Rocketpunk Manifesto has never claimed to be a space news blog, so I make no apology for being the last space blog in the known universe to mention last week's report of a planet found orbiting both components of a double star. (There is no indication - yet - of more than one planet in this system; see illo note at the end of this post.)
I will apologize for slower posting of late, the excuse being a couple of new work gigs I'm still breaking in.
But back to the world of two suns. The interesting thing about this - apart from the discovery itself - is that when I was growing up, and for long afterwards, the standard wise advice for any SF writer aiming for a speck of hardness was to avoid binary-star planets like the plague.
Any such planet was liable to be hurled out of its birth system. Even more to the point it was unlikely to form in the first place, disrupted before birth by the processes that formed a binary star in the first place. Which meant that in hard SF perspective, any planet of a binary might as well be 1930s baroque, with the blue sun rising as the red sun was sitting and the orange sun was at midafternoon.
Not for the first time - and surely not for the last - elegant inference has been trumped by observation.
Certainly not for the first time in the history of extrasolar planet discoveries. The first such worlds to be found, in 1993, were so hard to wrap our collective mind around - three planets orbiting a pulsar - that they were not fully acknowledged as 'real' planets.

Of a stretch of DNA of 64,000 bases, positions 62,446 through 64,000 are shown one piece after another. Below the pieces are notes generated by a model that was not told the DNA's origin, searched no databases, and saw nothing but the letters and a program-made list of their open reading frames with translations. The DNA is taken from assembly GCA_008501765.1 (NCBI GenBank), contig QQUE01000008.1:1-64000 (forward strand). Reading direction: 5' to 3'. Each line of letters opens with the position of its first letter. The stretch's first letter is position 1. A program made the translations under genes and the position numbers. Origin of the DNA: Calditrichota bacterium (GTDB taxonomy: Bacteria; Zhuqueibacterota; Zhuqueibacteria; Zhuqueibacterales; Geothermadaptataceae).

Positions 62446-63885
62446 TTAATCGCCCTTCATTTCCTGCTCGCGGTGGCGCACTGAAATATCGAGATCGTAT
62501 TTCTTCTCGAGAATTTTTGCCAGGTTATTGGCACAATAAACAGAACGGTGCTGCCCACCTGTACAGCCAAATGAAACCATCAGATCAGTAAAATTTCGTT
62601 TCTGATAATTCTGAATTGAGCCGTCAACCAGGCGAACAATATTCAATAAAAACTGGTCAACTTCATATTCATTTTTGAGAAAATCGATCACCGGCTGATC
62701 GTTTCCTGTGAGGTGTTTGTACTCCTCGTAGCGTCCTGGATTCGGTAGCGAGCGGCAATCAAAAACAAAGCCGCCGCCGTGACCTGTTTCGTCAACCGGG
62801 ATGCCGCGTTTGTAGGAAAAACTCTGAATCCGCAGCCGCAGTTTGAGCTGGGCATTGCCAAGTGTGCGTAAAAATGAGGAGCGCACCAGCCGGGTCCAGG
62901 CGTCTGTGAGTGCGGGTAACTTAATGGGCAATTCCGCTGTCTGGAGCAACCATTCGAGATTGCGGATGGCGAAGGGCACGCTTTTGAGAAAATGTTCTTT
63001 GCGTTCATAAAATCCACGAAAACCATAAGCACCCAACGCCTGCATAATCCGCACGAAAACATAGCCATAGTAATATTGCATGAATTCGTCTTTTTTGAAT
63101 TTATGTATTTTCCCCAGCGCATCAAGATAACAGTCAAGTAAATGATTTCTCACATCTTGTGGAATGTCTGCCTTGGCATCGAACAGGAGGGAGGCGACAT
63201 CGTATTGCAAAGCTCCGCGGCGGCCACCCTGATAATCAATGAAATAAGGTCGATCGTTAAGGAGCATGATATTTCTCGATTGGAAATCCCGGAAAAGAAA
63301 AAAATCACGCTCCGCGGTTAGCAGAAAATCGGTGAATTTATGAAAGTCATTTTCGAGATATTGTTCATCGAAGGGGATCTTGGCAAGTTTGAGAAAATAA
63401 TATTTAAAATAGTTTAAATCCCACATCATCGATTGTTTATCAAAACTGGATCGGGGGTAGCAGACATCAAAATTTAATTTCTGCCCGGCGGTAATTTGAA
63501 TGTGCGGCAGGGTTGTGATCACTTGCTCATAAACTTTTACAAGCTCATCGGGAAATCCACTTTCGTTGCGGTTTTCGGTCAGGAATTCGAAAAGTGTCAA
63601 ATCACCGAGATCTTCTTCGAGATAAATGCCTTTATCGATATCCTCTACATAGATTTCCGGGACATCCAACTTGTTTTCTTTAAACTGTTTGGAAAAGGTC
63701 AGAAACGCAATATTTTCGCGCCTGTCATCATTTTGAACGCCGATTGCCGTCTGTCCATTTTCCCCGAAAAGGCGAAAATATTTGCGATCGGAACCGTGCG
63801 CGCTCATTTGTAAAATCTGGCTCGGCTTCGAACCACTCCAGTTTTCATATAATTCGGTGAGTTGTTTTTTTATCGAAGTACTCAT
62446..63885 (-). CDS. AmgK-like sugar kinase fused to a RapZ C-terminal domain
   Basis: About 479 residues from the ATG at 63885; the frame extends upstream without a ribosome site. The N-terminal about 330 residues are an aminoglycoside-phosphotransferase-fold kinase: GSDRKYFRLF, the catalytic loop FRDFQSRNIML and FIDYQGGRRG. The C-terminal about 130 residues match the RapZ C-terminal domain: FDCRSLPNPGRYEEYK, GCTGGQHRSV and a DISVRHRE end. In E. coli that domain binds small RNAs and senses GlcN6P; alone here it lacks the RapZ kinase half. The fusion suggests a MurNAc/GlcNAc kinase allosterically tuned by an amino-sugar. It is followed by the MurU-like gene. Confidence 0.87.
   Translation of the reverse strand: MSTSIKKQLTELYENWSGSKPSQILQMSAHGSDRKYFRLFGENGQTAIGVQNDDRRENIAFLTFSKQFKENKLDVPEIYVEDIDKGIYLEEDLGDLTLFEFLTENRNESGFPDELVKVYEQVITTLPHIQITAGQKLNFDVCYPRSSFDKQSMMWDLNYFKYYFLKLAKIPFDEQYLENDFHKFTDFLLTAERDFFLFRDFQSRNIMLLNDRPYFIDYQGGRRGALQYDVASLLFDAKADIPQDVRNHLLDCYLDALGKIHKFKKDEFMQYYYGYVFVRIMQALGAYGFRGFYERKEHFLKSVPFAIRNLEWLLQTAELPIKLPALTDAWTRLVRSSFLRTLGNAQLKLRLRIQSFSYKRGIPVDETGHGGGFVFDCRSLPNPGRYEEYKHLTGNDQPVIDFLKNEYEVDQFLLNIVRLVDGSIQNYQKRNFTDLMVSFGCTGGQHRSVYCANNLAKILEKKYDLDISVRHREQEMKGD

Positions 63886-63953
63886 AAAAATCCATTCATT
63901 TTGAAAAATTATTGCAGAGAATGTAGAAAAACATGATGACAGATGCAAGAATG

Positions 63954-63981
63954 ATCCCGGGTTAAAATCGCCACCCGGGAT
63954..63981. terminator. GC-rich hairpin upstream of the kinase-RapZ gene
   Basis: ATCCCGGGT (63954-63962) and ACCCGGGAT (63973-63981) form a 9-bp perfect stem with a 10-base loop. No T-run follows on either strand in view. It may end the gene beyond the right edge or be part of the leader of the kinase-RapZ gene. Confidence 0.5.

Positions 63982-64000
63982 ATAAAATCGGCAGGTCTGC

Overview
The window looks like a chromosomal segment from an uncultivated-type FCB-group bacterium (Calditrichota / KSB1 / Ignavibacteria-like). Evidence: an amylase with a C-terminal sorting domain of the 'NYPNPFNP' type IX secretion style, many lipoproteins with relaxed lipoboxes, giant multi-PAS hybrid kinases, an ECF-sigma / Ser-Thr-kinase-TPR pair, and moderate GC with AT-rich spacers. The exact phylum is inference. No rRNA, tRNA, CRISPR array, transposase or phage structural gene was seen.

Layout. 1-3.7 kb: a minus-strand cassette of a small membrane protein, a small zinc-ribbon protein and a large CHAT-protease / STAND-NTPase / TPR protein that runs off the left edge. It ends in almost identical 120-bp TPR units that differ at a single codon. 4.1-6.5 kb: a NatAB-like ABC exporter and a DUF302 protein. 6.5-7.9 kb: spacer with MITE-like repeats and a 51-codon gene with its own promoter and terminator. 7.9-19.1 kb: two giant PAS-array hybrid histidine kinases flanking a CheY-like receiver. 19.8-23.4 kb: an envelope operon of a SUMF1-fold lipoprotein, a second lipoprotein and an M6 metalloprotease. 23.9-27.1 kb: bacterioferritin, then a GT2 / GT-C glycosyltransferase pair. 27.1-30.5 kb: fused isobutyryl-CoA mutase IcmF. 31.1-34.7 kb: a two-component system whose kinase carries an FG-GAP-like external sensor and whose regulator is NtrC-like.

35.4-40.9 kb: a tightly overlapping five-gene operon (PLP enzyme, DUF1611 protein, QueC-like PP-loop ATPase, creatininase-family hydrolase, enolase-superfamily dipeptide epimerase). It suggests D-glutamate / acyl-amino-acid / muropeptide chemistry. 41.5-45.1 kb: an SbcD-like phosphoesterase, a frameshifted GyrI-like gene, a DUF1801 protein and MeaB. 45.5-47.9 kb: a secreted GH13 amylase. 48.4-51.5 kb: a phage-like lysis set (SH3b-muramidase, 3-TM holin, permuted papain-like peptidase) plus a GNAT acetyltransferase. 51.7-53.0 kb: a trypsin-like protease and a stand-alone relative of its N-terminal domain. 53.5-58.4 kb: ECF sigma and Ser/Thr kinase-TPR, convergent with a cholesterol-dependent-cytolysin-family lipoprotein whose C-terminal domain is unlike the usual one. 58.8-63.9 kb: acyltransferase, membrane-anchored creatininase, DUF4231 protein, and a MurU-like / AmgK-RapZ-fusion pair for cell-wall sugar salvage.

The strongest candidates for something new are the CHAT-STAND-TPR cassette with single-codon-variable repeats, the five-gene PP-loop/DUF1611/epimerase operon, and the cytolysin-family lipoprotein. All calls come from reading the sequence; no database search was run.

Then came 51 Pegasi b, in 1995. The star is suitably sunlike, but no one expected a planet comparable in mass to Jupiter to be orbiting several times closer in than Mercury. And basically things have stayed weird ever since.
Before 1995, I'd venture that most people (who thought about it at all) expected more or less the same thing I did. Extrasolar planetary systems, when we found them, would mostly have the same overall organization as the Solar System. They'd have some rocky terrestrial inner planets between about 0.3 and 3 AU, and some gas giants out beyond the 'snow line.' Beyond the gas giants would be nothing much.
Details would vary, of course. Some systems might have only two or three planets, others well over a dozen. A few with planets bigger than Jupiter - even approaching brown-dwarf mass - and other systems with only Saturns or Neptunes. Most of these planets, big and small, would be on near-circular orbits, in striking contrast to the highly eccentric orbits typical of binary and multiple stars. The spacing of their orbits would likely be suggestive of 'Bode's law.'
By the current more or less official count of the Paris Observatory there are now 687 confirmed extrasolar planets. And precisely none of them are in systems with an overall architecture like I just described.
As I have noted here before, this is (probably) at least in part an artifact of observational 'selection effects.' Most of those 687 planets have been discovered by techniques that have a technical bias in favor of large planets close to the parent star. Indeed, a duplicate of the Solar System would be only at the threshold of detectability.
All the same it is starting to be just a little bit odd that so few known extrasolar planetary systems are even kinda sorta like the Solar System. Looking at the Paris Observatory website, there is just a hint that planets are more common around 5 AU - Jupiter distance - than around 4 AU or 6 AU. Some even have fairly circular orbits.
But all in all, the planets and planetary systems we have been finding have amazingly little in common with the ones we expected.
I don't want to draw very many large conclusions from this, except perhaps that 'large conclusions' are likely to be wrong. In particular, note that this particular discussion is entirely about the physical (and observational) facts about astronomical bodies, not about future human societies that might investigate those worlds, or seek to do more than investigate them.
But they are interesting, in themselves and for their possible place in human affairs, SFnal or otherwise.
The image comes from Space.com - but just to keep things interesting, it illustrates a discovery made last fall, not last week.